Importance of Hydration in the Elderly

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Water makes up about 60% of the human body and is necessary for survival (1). Proper hydration is necessary for almost all body processes. 

The elderly are at greater risk for dehydration. Adequate hydration is important to maintain and/or improve health, functional ability, and quality of life (2)

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What is Dehydration?

Dehydration is the harmful loss of body fluid which is not sufficiently replaced. Versus normal hydration status which is when enough fluid is in the body and in the correct places. 

Hypertonic Dehydration

Hypertonic dehydration is when there is insufficient fluid in the body from inadequate drinking or excessive sweating (3).

This type of dehydration may also be referred to as hyperosmotic, intracellular, water-loss or low intake dehydration (4)

Isotonic Dehydration

Isotonic dehydration occurs when there is insufficient water in the body along with salt loss, such as from medications or diarrhea (5)

This type of dehydration may also be referred to as iso-osmotic, extracellular and salt-loss dehydration (6)

Causes of Dehydration in the Elderly

Dehydration can occur in older adults for several reasons including (7)

  • Fever
  • Diarrhea
  • Nausea and vomiting
  • Frequent urination 
  • Increased sweating/hot temperatures 
  • Wound drainage 
  • Blood loss
  • Inadequate fluid intake
  • Diuretic (water pill) use 
  • Restricting fluids to avoid incontinence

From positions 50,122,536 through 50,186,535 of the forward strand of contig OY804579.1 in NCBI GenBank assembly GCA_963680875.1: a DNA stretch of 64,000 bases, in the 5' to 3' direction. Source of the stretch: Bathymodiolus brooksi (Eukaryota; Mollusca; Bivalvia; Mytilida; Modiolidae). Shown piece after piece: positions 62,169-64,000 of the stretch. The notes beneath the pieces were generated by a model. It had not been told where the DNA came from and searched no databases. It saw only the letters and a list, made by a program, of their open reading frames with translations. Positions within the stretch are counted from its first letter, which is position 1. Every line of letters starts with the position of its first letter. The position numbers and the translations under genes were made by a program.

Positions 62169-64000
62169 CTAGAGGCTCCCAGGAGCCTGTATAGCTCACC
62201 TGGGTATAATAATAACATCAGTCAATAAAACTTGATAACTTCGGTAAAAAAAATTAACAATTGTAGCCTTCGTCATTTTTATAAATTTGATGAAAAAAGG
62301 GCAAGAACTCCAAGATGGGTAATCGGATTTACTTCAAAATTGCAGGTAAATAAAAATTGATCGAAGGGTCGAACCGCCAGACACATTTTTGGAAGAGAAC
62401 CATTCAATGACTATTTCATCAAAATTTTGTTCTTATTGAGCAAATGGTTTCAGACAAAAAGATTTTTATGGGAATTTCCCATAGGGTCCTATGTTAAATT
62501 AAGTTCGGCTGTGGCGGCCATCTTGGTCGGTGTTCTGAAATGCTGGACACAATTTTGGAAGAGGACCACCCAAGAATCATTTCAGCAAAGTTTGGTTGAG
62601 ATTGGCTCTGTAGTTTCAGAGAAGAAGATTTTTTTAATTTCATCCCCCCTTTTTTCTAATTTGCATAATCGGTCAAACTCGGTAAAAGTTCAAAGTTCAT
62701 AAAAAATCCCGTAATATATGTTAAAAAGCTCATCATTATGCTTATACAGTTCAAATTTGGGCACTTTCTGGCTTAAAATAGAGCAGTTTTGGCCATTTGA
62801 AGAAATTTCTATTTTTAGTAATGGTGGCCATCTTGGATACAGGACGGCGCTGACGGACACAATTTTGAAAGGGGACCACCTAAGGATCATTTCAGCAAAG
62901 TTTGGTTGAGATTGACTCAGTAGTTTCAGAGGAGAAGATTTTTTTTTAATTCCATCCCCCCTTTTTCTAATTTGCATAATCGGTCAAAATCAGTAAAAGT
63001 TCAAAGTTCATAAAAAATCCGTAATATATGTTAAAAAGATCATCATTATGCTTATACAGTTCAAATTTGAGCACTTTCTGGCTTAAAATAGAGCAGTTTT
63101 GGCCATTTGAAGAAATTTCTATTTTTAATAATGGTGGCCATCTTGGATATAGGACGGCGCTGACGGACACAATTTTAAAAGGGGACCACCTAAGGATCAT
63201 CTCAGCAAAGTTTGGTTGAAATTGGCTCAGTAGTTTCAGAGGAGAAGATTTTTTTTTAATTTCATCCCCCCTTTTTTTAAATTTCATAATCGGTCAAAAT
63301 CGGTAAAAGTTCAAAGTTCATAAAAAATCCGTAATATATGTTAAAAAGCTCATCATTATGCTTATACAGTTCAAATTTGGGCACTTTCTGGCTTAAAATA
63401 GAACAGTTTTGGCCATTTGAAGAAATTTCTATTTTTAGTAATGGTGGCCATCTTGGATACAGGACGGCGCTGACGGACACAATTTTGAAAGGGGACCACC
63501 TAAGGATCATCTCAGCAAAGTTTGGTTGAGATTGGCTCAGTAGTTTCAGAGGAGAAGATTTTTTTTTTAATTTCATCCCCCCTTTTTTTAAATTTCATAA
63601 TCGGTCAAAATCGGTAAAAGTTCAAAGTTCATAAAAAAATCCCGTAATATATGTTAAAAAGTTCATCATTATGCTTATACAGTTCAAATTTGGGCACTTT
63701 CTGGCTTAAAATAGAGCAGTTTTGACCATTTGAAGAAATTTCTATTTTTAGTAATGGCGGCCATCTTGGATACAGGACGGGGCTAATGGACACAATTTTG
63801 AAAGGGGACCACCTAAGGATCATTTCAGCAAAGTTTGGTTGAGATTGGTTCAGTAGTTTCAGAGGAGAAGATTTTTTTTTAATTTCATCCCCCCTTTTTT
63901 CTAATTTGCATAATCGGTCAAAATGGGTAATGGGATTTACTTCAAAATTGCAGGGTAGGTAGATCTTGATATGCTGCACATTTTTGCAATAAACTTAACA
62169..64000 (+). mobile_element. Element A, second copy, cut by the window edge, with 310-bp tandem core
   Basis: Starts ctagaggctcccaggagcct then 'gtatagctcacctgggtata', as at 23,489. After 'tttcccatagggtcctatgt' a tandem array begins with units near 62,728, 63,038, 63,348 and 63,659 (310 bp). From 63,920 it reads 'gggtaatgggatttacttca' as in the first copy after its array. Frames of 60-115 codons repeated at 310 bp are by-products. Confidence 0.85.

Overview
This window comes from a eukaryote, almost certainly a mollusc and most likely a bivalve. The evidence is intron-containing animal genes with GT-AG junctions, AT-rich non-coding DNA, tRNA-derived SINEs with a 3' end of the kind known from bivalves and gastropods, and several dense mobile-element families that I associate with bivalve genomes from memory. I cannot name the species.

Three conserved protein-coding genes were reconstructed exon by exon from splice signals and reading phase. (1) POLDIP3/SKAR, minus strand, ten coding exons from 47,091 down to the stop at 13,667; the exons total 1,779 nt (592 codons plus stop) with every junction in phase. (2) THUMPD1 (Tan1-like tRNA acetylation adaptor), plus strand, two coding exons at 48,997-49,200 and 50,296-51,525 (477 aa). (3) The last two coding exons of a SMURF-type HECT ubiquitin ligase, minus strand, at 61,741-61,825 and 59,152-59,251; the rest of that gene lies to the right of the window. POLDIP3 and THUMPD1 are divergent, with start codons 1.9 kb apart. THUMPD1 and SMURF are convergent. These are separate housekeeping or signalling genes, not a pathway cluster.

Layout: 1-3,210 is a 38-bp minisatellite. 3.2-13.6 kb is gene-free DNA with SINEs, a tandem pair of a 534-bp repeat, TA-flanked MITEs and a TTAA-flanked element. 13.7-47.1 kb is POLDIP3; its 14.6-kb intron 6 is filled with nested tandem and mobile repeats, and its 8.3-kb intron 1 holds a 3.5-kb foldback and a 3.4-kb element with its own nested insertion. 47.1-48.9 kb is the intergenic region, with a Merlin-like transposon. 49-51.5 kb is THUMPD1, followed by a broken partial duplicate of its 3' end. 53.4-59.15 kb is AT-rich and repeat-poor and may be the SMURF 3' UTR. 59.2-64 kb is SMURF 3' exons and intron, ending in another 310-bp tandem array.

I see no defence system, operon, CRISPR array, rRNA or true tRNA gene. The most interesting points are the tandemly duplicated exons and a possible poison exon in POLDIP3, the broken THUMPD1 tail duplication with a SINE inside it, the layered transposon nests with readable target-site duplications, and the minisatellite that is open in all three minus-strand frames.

• Gastrointestinal (GI) bleeding 

Risk Factors for Dehydration

A variety of factors put the elderly at increased risk for dehydration (8, 9, 10)

Signs of Dehydration

Assessing fluid balance can be particularly challenging in the elderly (11). There are some signs and symptoms that may be present, however usually multiple are exhibited during true dehydration (12, 13)

  • Dry, furrowed tongue 
  • Sunken eyes
  • Dry skin
  • Poor skin turgor (elasticity)  
  • Dry inner lining of the nose and/or mouth
  • Abnormal hydration related lab values
  • Increased confusion
  • Lethargy & irritability
  • Dark, strong smelling urine  
  • Decreased urine output
  • Delayed capillary refill time 
  • Rapid pulse

Complications of Dehydration

Dehydration in the elderly is associated with many adverse health outcomes, which is why adequate hydration is so important (14, 15, 16, 17, 18)

  • Decreased saliva production 
  • Increased morbidity and mortality
  • Hospital readmissions 
  • Delirium 
  • Fatigue 
  • Falls
  • Fractures
  • Heart Disease
  • Constipation
  • Kidney failure
  • Impaired skin and delayed healing
  • Infections
  • Decreased functional ability 

Importance of Adequate Hydration

Inadequate hydration in the elderly can lead to medical complications, declined physical functioning, and poor quality of life. Proper hydration is necessary for many body functions. 

Thermoregulation

Drinking enough fluids is important to  properly regulate body temperature. 

Blood flow to the skin and sweating keep the body from overheating, however during dehydration this cannot always occur adequately (19)

If dehydration is not corrected it can impact the cardiovascular system and affect blood pressure. 

Blood Pressure Regulation

Sufficient fluid intake is necessary for blood pressure regulation. Poor hydration can lead to a drop in blood pressure. 

This can especially occur when changing positions from laying to standing due to decreased orthostatic tolerance; resulting in increased risk of syncope (fainting) (20)